Why can’t I find a job I like?

You start a new job, only to find out it’s not what you thought. It’s not a good fit. If you would have only known. If this sounds like something you have experienced, there may Thinking Master Imagesbe three reasons why this is happening:

1.   You aren’t applying for the right jobs.

Carefully review the job description and job duties. If the job posting is a short paragraph, try to get a copy of the complete job description before the interview. If this is not possible, always ask for a complete copy of the job description before accepting a position.

List job duties from your past jobs that you absolutely DID NOT like. If any of these job duties are on the job description, this job probably will not be a good fit. Don’t try to convince yourself “you can get used to the duties.” If you were miserable doing these duties before, chances are you won’t like doing them at this job either.

List job duties which you have really enjoyed in your past jobs. Does the job description contain any of these job duties? It’s important to apply for jobs which contain job duties you have really enjoyed doing in the past.

2.   You aren’t researching the company or its culture.

Researching the company before your interview is important to help strengthen your interview, but it’s also important to help you determine if the company would be a good match for you. Here are some suggestions:

  • Conduct an Internet search on the company. If there’s been any bad press, past layoffs, etc., this could be a red flag.
  • Look online at company reviews from past and current employees. Sites such as glassdoor.com and indeed.com are a couple sites where reviews can be found.
  • Do you know any people who have worked at the company or are currently working there? Reach out and ask them about the position, company culture, department you will work in, etc.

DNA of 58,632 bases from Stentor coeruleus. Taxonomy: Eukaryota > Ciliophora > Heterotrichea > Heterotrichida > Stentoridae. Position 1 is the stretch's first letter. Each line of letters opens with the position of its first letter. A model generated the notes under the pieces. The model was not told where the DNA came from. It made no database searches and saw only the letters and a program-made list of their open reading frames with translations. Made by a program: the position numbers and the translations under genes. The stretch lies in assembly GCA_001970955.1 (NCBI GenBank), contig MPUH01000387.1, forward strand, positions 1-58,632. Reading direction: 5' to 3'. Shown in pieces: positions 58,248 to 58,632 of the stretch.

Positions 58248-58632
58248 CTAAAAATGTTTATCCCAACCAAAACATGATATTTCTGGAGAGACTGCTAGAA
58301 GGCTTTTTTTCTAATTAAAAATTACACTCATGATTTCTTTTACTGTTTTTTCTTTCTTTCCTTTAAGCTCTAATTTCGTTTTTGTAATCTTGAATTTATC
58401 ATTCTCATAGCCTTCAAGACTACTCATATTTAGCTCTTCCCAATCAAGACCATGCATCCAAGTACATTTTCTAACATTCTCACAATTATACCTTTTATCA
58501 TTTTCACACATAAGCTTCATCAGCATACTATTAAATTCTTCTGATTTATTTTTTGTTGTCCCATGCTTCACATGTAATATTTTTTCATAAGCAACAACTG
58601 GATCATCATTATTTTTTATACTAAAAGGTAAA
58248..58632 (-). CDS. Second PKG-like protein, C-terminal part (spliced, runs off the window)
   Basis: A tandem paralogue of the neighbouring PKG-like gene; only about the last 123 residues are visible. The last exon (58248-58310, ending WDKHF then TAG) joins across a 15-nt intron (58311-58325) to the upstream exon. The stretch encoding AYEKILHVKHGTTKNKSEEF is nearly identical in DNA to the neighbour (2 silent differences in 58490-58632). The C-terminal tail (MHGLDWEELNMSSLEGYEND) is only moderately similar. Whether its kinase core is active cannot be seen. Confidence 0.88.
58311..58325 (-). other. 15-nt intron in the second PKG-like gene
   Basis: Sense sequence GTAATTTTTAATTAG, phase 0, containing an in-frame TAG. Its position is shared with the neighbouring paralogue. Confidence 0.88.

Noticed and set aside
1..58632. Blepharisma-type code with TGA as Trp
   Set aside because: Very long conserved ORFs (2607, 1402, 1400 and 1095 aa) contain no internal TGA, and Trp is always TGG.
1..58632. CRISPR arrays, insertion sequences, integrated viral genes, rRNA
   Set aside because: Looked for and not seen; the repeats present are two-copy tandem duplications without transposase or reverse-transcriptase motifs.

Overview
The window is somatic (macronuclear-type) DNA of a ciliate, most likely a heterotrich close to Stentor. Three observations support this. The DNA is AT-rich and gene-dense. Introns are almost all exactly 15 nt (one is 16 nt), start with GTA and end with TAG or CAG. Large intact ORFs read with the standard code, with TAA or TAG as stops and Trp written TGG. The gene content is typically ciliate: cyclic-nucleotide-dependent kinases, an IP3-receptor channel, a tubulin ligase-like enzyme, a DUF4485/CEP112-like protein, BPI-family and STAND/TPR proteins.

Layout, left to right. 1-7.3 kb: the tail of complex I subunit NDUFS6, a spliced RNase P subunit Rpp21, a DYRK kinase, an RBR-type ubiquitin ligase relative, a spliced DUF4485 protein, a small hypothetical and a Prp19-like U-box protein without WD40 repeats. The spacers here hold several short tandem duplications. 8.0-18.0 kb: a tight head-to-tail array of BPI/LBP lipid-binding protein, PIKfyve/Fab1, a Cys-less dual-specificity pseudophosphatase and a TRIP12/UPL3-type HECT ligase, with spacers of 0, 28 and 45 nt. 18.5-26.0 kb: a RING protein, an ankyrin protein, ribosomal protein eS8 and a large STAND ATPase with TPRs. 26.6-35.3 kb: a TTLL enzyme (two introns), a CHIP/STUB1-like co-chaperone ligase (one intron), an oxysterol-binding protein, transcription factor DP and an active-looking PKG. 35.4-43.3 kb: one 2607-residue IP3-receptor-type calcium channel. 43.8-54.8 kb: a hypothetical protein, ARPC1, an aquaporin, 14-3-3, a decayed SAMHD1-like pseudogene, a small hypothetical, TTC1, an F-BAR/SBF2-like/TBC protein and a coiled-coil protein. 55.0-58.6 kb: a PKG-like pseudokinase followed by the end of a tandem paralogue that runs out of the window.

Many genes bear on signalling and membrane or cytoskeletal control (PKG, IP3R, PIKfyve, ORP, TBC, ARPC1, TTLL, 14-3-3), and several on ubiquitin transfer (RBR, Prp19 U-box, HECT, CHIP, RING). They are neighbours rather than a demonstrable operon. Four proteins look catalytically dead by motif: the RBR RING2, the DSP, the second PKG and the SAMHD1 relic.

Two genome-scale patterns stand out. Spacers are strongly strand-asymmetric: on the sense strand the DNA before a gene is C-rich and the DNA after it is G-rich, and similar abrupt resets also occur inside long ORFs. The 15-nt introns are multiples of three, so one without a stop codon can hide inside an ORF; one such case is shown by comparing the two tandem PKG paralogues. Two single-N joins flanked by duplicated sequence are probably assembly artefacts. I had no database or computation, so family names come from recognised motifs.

• Don’t forget to take advantage of LinkedIn. By searching for the company, you will be able to find out which of your connections are currently employed there.

3.   You aren’t asking targeted questions during the interview.

Asking good questions during an interview is crucial, because this can be key in determining if a job is the right fit. Remember, you are interviewing them as much as they are interviewing you.

My recommendation would be to prepare three to five questions, but only ask three or four (and there may be times when your questions are answered during the interview). If you have any additional questions, ask them during a second interview, or ask them after they have offered you the job and before you accept.

Depending upon what you are looking for in a job, your questions can target different areas; for example, office dynamics, management style, specific job details, or specific company details. Here is a sampling of some questions I provide to my clients during interview coaching sessions:

  • What do you feel will be the three biggest challenges with this position?
  • How many people have held this position in the past five years?
  • What strengths did the previous employee possess that you would like to see continued?
  • How do you think your subordinates would describe your management style?
  • How would you describe the work environment?
  • If you could change one thing about the office culture (or company), what would it be?
  • What do you like most about working for this company?

When you ask these questions, listen carefully to the responses. Do they directly answer the question, or do they try to skirt around it? Is there a long pause before answering?

Gaining as much information about a position before and during the interview process is critical, and the above strategies may prove beneficial to you in helping you to find a job you like.

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